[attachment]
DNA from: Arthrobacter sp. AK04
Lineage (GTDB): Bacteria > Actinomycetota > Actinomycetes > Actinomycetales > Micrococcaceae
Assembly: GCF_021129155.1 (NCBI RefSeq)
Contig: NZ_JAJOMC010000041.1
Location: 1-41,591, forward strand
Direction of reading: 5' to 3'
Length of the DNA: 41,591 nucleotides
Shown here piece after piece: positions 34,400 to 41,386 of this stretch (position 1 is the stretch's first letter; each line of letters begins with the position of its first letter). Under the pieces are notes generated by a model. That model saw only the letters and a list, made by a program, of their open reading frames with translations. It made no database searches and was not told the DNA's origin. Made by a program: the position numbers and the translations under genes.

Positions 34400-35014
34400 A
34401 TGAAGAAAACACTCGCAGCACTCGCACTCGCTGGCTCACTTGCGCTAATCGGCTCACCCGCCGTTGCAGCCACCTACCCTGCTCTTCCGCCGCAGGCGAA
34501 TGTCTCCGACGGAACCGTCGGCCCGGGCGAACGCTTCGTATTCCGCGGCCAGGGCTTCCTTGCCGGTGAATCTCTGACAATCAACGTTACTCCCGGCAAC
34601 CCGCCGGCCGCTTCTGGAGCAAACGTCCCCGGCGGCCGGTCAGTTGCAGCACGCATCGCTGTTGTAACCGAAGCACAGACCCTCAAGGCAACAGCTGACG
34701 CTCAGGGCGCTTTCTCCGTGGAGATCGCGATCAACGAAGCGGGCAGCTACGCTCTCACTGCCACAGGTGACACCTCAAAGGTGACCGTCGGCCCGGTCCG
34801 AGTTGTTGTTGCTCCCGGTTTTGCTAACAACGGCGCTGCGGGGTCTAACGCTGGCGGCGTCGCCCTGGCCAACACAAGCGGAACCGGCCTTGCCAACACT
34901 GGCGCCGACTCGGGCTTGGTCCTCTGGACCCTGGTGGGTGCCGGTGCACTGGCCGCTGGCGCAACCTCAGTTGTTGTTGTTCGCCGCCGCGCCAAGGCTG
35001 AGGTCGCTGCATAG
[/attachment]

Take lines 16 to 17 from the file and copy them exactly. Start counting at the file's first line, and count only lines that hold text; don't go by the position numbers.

34901 GGCGCCGACTCGGGCTTGGTCCTCTGGACCCTGGTGGGTGCCGGTGCACTGGCCGCTGGCGCAACCTCAGTTGTTGTTGTTCGCCGCCGCGCCAAGGCTG
35001 AGGTCGCTGCATAG